- Students will examine the causes of the rise of big business and its characteristics in the Gilded Age.
- Students will understand the effects of big business on the American economy, politics, and civil society, as well as the debates related to those effects.
- Students will analyze the constitutional principles associated with government regulation of business in a system of private enterprise, and compare and contrast the regulatory approaches of different presidential administrations toward big business during the Gilded Age and Progressive Era.
- Mass production
- Mass marketing
- Vertical integration
- Horizontal integration
- Interstate commerce
- Executive agency
Have students read Handout A: Background Essay: The Rise of Big Business and answer the review questions.
Activity 1 » 30 minutes
- Have students read Handout B: Rise of Big Business Radio Interview Role-Play.
- Assign the students evenly into groups for all of the roles and assign one role to each group for all of the businessmen, the interviewer, and the audience. Hand out name-tags with the name of the respective role to the members of each group. The groups with the businessmen should research the biographical sketches provided in Handout B. The groups with the interviewer and audience should develop questions to ask the businessmen during the role-play.
- Give the students about 20 minutes to read the material and prepare for their roles. Then, ask each businessman and interviewer group to send a representative to the front of the class to perform the radio interview. The interviewer should ask questions to each of the businessmen present and then allow the audience participants time to ask questions as well.
- Debrief the students and lead a discussion about the major themes in the rise of big business and how the role-play demonstrated those themes.
Activity II » 20 minutes
- Assign students into groups of three to complete the writing exercise in Handout C: Big Business Social Media Feed. Students will creatively assume the roles of at least three historical figures and compose a social media feed based upon different topics. For each figure, the students will write five posts and then responses from the other two figures for each post.
- An alternative assessment could be to assign Handout C for individual students to complete either in class or for homework.
- After the assignment is completed, have students volunteer to read interesting or creative threads to the class.
Activity III » 20 minutes
- Assign students into groups of three to complete the assignment in Handout D: Business and Advertising in the Gilded Age. Students will analyze several advertisements from the Gilded Age and assess the images and techniques used to sell brand-name products. The groups should elect a spokesperson to report their findings for one of the advertisements to the class.
Historians in the early half of the twentieth century, and some historians today, adopted the view of the Progressive Era that the business leaders who built the modern American economy in the late nineteenth and early twentieth centuries were “robber barons.” These historians believed that industrialists were greedy, fought any government regulation, were corrupt monopolists who controlled politics, and mistreated workers while personally benefitting with tens or hundreds of millions of dollars. On the other hand, other historians have described the business leaders as “captains of industry.” This view interprets the Gilded Age industrialists as builders of factories and large businesses in a capitalist society. Although there was economic and social dislocation as well as industrial strife, the industrialists created the largest economy in the world which benefitted Americans with prosperity, paid workers more, benefitted consumers with falling prices, and expanded global trade. Teachers can wrap up this section of the unit by explaining what “robber barons” and “captains of industry” were and comparing and contrasting them according to the following questions:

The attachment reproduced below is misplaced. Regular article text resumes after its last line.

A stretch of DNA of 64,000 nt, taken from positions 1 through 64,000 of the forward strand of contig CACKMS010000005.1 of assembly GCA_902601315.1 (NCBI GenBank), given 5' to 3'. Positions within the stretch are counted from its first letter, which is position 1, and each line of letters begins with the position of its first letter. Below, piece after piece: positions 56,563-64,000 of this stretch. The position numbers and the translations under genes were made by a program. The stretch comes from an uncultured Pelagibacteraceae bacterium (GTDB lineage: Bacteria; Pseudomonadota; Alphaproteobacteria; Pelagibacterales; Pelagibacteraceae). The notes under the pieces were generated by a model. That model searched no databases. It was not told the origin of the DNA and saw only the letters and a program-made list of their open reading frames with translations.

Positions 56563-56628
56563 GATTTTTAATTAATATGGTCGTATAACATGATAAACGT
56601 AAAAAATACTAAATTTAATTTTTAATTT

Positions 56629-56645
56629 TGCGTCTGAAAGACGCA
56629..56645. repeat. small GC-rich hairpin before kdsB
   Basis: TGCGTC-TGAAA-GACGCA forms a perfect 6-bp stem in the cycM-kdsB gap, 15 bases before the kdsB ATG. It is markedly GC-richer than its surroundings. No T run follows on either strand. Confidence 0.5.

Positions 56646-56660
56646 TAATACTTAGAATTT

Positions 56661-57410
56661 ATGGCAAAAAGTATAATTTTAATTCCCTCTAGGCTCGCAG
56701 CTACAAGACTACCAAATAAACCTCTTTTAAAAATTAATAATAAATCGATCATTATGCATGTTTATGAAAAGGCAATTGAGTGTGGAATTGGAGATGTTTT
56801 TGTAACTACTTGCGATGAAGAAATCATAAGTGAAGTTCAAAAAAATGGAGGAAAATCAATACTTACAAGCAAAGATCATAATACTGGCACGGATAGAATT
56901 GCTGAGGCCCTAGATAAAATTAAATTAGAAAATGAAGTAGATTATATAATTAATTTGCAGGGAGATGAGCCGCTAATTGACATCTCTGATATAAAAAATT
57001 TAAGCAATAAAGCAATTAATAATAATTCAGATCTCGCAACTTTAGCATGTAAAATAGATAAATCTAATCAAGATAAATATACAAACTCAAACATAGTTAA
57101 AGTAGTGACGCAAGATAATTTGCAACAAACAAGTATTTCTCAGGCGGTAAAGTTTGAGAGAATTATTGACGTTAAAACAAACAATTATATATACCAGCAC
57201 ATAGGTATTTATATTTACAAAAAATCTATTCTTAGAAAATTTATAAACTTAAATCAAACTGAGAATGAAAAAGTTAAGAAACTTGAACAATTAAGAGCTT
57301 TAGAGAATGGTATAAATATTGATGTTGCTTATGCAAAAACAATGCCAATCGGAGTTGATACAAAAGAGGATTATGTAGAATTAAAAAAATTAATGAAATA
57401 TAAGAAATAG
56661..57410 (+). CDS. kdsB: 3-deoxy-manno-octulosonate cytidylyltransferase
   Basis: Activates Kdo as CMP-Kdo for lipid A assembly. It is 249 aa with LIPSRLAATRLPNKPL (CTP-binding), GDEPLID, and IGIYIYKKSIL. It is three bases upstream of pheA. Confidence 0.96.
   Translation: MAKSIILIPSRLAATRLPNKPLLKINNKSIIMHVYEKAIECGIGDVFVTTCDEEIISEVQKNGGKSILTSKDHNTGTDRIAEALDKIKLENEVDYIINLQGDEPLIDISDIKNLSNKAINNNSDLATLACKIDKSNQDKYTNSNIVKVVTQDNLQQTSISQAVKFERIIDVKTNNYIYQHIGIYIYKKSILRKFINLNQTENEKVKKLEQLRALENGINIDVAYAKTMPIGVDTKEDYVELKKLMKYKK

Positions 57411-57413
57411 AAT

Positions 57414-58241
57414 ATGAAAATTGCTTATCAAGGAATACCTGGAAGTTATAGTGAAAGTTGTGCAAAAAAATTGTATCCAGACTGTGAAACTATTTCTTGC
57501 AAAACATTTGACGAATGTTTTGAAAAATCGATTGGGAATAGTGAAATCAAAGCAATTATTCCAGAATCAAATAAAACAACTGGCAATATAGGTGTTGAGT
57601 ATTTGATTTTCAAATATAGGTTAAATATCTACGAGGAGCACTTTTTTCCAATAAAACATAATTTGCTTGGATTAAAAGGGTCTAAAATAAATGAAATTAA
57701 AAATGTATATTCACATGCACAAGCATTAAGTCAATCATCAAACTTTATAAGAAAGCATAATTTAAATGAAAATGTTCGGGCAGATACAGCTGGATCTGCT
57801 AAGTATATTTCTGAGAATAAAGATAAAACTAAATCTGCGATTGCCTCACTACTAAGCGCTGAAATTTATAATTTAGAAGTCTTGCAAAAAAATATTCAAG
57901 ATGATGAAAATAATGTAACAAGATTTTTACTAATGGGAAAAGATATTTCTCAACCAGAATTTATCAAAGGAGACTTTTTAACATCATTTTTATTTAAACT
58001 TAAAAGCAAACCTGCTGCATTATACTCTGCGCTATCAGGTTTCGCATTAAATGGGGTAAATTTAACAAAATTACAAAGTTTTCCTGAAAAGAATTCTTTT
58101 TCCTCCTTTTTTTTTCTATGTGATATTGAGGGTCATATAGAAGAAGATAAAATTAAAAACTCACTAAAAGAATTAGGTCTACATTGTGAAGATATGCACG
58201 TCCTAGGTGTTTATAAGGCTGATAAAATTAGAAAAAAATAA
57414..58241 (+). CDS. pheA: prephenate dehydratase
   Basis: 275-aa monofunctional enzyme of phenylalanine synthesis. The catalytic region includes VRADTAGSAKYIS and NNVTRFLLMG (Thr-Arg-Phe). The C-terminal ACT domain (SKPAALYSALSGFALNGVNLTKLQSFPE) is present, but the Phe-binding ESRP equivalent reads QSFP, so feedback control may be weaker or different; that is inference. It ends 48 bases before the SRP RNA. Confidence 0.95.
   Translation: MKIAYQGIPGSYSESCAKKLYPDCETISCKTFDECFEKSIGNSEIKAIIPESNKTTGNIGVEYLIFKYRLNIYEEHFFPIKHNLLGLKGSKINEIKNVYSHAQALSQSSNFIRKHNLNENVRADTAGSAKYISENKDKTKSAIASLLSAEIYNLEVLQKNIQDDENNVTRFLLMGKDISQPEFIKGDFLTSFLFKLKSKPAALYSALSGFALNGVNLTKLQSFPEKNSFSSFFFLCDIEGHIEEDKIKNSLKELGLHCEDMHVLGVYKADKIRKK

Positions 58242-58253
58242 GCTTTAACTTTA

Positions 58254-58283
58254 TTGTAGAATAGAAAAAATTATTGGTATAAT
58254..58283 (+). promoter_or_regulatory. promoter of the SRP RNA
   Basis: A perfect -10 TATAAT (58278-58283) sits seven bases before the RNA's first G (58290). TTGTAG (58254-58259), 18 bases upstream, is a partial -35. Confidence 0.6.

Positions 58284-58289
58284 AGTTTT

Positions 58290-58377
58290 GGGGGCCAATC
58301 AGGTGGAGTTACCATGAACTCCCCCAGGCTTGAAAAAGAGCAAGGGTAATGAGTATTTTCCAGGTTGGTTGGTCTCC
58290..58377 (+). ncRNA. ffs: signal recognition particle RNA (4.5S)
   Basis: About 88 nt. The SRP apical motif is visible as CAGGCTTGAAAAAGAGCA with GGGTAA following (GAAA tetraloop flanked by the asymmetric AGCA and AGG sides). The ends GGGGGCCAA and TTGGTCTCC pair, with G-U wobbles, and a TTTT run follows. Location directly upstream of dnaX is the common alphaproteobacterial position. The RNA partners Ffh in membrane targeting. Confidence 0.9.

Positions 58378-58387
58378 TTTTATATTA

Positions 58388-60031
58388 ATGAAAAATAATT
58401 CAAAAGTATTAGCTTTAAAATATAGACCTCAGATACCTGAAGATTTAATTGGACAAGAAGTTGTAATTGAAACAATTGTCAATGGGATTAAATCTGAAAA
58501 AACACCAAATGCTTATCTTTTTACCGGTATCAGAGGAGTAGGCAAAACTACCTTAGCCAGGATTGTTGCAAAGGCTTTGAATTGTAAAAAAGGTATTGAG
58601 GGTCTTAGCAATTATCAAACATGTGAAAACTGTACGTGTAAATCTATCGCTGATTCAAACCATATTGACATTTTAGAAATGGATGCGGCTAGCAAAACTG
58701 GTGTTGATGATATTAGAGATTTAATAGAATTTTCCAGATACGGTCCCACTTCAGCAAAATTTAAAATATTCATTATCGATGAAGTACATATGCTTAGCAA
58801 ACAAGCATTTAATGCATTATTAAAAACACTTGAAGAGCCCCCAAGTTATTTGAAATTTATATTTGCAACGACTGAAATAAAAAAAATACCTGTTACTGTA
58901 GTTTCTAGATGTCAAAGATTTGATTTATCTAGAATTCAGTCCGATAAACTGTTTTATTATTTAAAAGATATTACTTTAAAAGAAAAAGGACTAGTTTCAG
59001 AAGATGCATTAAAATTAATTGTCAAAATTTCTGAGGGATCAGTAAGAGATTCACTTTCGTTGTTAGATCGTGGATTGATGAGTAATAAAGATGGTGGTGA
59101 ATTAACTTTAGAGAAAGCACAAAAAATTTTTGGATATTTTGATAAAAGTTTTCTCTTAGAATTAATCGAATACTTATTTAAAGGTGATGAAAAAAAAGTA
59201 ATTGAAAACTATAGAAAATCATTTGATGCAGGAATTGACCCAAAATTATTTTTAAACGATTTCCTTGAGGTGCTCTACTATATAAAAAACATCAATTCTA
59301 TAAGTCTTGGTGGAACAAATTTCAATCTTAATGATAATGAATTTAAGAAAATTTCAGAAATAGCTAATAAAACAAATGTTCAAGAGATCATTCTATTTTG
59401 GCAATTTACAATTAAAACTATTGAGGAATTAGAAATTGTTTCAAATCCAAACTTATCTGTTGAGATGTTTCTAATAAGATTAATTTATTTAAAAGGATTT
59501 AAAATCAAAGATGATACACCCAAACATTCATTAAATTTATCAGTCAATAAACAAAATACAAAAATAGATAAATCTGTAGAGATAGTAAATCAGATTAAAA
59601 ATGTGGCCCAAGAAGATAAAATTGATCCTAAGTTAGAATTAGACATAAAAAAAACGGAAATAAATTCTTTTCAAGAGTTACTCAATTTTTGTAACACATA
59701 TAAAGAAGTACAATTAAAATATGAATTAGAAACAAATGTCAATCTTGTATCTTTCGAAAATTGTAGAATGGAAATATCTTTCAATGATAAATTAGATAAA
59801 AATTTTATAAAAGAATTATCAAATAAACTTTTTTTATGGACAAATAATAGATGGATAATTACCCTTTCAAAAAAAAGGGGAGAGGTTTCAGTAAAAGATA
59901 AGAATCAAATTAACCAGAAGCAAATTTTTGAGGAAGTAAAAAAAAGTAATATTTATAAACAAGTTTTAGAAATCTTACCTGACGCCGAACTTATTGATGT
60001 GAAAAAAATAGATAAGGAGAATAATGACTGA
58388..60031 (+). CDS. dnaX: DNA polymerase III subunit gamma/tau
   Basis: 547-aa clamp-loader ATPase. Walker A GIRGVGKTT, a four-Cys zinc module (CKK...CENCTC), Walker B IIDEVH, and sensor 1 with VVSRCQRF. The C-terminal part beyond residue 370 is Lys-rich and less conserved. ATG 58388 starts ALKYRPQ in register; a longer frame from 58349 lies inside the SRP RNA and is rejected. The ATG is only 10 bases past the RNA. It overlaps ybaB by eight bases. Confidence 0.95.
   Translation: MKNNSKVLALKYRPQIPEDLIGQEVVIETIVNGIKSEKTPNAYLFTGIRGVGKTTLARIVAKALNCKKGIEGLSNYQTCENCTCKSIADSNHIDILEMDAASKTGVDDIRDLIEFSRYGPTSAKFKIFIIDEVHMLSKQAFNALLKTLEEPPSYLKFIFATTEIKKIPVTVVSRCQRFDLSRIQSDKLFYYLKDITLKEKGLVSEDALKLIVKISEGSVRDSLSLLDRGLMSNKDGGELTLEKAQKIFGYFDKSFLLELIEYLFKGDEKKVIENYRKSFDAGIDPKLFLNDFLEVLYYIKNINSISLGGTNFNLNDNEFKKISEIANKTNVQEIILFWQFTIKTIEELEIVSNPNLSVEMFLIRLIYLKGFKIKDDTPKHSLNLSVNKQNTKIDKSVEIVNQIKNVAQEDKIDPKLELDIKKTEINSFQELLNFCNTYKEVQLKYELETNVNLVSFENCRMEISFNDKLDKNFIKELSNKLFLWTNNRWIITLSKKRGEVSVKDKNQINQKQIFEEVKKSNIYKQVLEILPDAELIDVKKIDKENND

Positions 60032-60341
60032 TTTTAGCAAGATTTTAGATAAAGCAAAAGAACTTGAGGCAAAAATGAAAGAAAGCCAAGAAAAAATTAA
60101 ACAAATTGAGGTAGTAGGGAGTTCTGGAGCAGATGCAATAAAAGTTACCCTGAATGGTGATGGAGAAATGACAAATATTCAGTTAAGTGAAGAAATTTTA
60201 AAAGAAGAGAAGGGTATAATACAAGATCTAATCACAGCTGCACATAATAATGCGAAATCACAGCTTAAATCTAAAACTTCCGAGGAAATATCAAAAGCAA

- Based upon the evidence and what you have learned, to what extent could the business leaders of the Gilded Age be considered “robber barons” or “captains of industry?” Cite specific evidence for your belief.
- Which is the better way to understand the challenges the industrialists faced and the solutions they proposed?
- Do you have a more complex understanding of the changes in business and the role of business leaders after studying this section of the unit?
Have the students write 5-7 sentences on the new ideas they learned about the rise of big business after completing this section of the unit.
- Assign students into groups of three to complete the assignment in Handout E: Business and Philanthropy. Students will compare and contrast philanthropy and business in the Gilded Age and today.
- The debrief for this assignment should discuss the following questions:
- What responsibilities do business leaders today have in their communities?
- How can philanthropy contribute to a healthy civil society in the United States?
Workers in the Gilded Age and Progressive Era
Entrepreneurs: A History | BRI’s Homework Help Series
"Entrepreneurs" is our latest Evidence of History Homework Help video focusing on the so-called "Robber Barons" or "Captains of Industry" of the late 19th and early 20th century, including Andrew Carnegie, John D. Rockefeller, J.P. Morgan, and Henry Ford. How did these men and those like them transform the U.S. economy during the Gilded Age, and what, if any, lessons do their stories have for us today? Watch and find out!
Introduction to Entrepreneurship and its history in the U.S., student activity that enables students to see the strength of a free market economy as it affects development and production of goods.
Were the Titans of the Gilded Age “Robber Barons” or “Entrepreneurial Industrialists”?
Two scholars debate this question.